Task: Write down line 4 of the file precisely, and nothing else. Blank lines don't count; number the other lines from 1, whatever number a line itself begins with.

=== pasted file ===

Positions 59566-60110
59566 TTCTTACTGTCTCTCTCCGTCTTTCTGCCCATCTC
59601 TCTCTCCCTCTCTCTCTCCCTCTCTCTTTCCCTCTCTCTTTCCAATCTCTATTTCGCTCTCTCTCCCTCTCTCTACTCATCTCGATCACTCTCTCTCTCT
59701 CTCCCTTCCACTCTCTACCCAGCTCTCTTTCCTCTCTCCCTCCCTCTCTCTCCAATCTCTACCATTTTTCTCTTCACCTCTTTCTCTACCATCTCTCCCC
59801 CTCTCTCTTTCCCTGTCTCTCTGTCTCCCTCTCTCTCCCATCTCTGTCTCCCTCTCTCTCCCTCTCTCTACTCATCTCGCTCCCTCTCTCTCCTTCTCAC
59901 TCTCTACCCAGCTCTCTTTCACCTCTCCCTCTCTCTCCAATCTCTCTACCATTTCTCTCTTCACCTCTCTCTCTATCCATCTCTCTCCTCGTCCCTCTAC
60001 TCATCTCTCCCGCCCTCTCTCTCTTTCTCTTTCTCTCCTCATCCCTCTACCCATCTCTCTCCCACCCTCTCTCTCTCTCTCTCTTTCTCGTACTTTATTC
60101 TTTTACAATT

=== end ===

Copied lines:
59701 CTCCCTTCCACTCTCTACCCAGCTCTCTTTCCTCTCTCCCTCCCTCTCTCTCCAATCTCTACCATTTTTCTCTTCACCTCTTTCTCTACCATCTCTCCCC